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Magic Tree House Fact Tracker #11: American Revolution

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A Nonfiction Companion to Magic Tree House #22: Revolutionary War on Wednesday

Written by Mary Pope OsborneAuthor Alerts:  Random House will alert you to new works by Mary Pope Osborne and Natalie Pope BoyceAuthor Alerts:  Random House will alert you to new works by Natalie Pope Boyce
Illustrated by Sal MurdoccaAuthor Alerts:  Random House will alert you to new works by Sal Murdocca


List Price: $5.99


On Sale: May 30, 2012
Pages: 128 | ISBN: 978-0-307-97529-4
Published by : Random House Books for Young Readers RH Childrens Books
Magic Tree House Fact Tracker #11: American Revolution Cover

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Track the facts with Jack and Annie!
When Jack and Annie got back from their adventure in Magic Tree House #22: Revolutionary War on Wednesday, they had lots of questions. What was it like to live in colonial times? Why did the stamp Act make the colonists so angry? Who were the Minutemen? What happened at the Boston Tea Party? Find out the answers to these questions and more as Jack and Annie track the facts. Filled with up-to-date information, photos, illustrations, and fun tidbits from Jack and Annie, the Magic Tree House Fact Trackers are the perfect way for kids to find out more about the topics they discovered in their favorite Magic Tree House adventures. And teachers can use Fact Trackers alongside their Magic Tree House fiction companions to meet common core text pairing needs.

Have more fun with Jack and Annie on the Magic Tree House website at MagicTreeHouse.com!
Mary Pope Osborne

About Mary Pope Osborne

Mary Pope Osborne - Magic Tree House Fact Tracker #11: American Revolution

Photo © Paul Coughlin

“I’m one of those very lucky people who absolutely loves what they do for a living. There is no career better suited to my eccentricities, strengths, and passions than that of a children’s book author.”—Mary Pope Osborne

Mary Pope Osborne is the author of the popular Magic Tree House series. She works with her husband Will and her sister Natalie on the nonfiction companion series, Magic Tree House Research Guides. Many of her books have been named to best-books lists.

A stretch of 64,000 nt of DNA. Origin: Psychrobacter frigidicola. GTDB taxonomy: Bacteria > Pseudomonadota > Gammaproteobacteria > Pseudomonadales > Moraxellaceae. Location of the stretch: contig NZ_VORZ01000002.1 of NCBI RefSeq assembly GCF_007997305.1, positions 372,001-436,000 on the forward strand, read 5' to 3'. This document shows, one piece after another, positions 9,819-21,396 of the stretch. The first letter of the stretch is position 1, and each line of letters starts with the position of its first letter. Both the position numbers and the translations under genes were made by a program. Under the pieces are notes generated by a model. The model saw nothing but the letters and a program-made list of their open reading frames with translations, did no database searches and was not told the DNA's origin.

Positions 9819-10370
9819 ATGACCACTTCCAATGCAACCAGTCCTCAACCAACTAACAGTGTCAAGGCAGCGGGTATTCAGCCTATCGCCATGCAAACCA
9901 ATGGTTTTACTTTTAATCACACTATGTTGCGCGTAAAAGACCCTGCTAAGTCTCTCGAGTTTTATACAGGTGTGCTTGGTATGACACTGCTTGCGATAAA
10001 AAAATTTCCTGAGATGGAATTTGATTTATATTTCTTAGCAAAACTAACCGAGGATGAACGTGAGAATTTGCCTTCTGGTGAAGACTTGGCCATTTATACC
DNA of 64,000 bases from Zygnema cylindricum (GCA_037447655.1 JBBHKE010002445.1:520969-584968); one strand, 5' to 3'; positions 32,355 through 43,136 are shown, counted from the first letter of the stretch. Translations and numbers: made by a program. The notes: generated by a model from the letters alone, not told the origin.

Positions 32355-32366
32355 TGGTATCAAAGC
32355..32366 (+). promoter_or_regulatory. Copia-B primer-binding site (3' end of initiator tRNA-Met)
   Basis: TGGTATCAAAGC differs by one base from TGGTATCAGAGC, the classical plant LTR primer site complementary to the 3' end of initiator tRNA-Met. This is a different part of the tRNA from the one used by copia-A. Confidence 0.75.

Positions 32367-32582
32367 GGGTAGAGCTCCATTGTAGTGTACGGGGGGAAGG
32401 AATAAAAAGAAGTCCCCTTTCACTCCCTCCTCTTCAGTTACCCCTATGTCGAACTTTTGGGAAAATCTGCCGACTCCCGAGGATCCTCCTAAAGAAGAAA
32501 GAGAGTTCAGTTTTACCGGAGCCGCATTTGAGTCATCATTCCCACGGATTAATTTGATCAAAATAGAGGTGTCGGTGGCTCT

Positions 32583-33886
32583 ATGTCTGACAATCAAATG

“I grew up in the military. By the time I was 15, I had lived in Oklahoma, Austria, Florida, and four different army posts in Virginia and North Carolina. Moving was never traumatic for me, but staying in one place was. When my dad finally retired to a small town in North Carolina, I nearly went crazy with boredom. I craved the adventure and changing scenery of our military life. Miraculously, one day I found these things, literally only a block away—at the local community theater. From then on, I spent nearly every waking hour after school there.

“After graduating from the University of North Carolina at Chapel Hill in the early 1970s, I lived an intensely varied life. For a while I camped in a cave on the island of Crete. Then I joined up with a small band of European young people heading to ‘The East.’ We traveled through 11 Asian countries and nearly lost our lives, first in an earthquake in northern Afghanistan and then in a riot in Kabul. My trip came to an abrupt halt in Katmandu when I got blood poisoning. During the two weeks I spent in a missionary hospital there, I read all of the Tolkien trilogy. To this day, my journey to ‘The East’ is tangled up in my mind with Frodo’s adventures.

“After I returned home and recovered from my illness, I promptly headed back into the real world. I worked as a window dresser, as a medical assistant, and as a Russian travel consultant. One night I attended the opening of a musical about Jesse James. From the balcony, I fell in love with Will Osborne, the actor/musician playing Jesse. I loved his boots and his white cowboy hat; I loved how he sang and strummed the guitar. A year later, in New York City, we were married.